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An affair to remember; MAC, Cannon Hill Park.

The performance is already in motion as the audience files into the theatre. On top of a towering centre-stage box, two figures shift restlessly, waiting for the house lights to dim.

Balanced between narrative-based play and performance art, 20:21's Scratch lasts for one hour only, going for maximum intensity. Is it autobiographical confession or pure fiction? "Spencer" and "Romy" dallied together on Valentine's Day, 1998. Now they're dissecting the experience, headset microphones picking up contrasting perspectives and simultaneous monologues, all whilst engaging in strenuous physical activity, hanging from the lip of the box, playing hide-and-seek around its corners, their images projected on to opposite sides by real time video links.

The dialogue, particularly Spencer's, also contains the odd humorous aside: good for light relief, before the tension builds anew.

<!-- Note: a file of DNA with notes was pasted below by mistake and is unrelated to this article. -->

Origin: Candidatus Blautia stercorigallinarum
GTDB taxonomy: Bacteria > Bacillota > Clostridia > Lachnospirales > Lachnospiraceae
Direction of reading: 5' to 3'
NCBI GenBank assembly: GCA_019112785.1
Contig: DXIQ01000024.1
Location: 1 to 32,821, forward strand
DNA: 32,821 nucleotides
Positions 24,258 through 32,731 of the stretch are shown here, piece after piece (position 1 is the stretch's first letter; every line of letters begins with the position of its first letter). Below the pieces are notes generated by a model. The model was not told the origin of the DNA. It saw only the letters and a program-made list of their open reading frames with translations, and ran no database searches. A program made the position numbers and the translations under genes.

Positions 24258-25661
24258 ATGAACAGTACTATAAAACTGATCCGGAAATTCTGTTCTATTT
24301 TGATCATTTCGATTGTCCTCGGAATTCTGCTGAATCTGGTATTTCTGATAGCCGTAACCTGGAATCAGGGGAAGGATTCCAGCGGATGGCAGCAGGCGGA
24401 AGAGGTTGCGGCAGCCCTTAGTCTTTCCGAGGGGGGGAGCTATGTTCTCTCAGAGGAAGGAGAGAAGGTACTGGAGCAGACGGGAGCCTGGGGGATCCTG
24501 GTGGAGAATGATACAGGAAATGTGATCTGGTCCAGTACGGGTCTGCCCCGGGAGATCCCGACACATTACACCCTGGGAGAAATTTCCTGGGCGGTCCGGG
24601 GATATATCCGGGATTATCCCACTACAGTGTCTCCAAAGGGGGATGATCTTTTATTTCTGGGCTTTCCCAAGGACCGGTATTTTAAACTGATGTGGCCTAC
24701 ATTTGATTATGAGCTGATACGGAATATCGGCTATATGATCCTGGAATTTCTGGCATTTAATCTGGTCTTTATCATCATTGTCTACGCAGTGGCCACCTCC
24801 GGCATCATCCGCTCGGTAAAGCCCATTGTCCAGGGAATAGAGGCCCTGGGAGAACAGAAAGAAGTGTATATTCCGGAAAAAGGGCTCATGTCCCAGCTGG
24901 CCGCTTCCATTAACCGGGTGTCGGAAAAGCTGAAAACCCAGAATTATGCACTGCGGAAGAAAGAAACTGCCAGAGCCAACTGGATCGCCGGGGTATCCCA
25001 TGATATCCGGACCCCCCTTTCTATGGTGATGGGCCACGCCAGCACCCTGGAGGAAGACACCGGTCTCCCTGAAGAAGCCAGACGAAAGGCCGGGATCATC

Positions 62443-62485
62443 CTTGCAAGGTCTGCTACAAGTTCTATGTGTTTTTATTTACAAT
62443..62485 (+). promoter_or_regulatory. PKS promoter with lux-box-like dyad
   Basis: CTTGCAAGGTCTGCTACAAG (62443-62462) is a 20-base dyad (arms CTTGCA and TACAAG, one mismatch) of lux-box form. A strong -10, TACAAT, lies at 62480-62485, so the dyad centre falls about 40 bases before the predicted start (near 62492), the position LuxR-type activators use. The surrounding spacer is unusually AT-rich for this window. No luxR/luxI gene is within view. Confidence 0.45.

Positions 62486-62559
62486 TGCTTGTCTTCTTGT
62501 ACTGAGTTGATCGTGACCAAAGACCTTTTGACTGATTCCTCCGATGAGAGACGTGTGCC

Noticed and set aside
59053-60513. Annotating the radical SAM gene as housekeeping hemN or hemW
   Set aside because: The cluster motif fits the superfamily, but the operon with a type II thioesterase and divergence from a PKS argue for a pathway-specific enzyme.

The diffracted sounds of LA's DJ Scab surge up in volume, then recede, altering pressure-levels between the performers. The vinyl sources extend from collaged trip-hop beats to cathartic guitar explosions.

There are many cliches at play here: communication breakdown in the modern relationship already has a well-thumbed booklet of alienated moves in current physical theatre. 20:21 are, in essence, following the same path, but there's a higher standard of script, personal tweaks to the characters, and some impressively rigorous acrobatics.

Spencer and Romy are not averse to slamming their bodies around, treading on each other or, in moments of high angst, smashing their wooden ladder hard against box and floor.

Martin Longley
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Title Annotation:Review
Author:Longley, Martin
Publication:The Birmingham Post (England)
Date:Mar 6, 2000
Words:243
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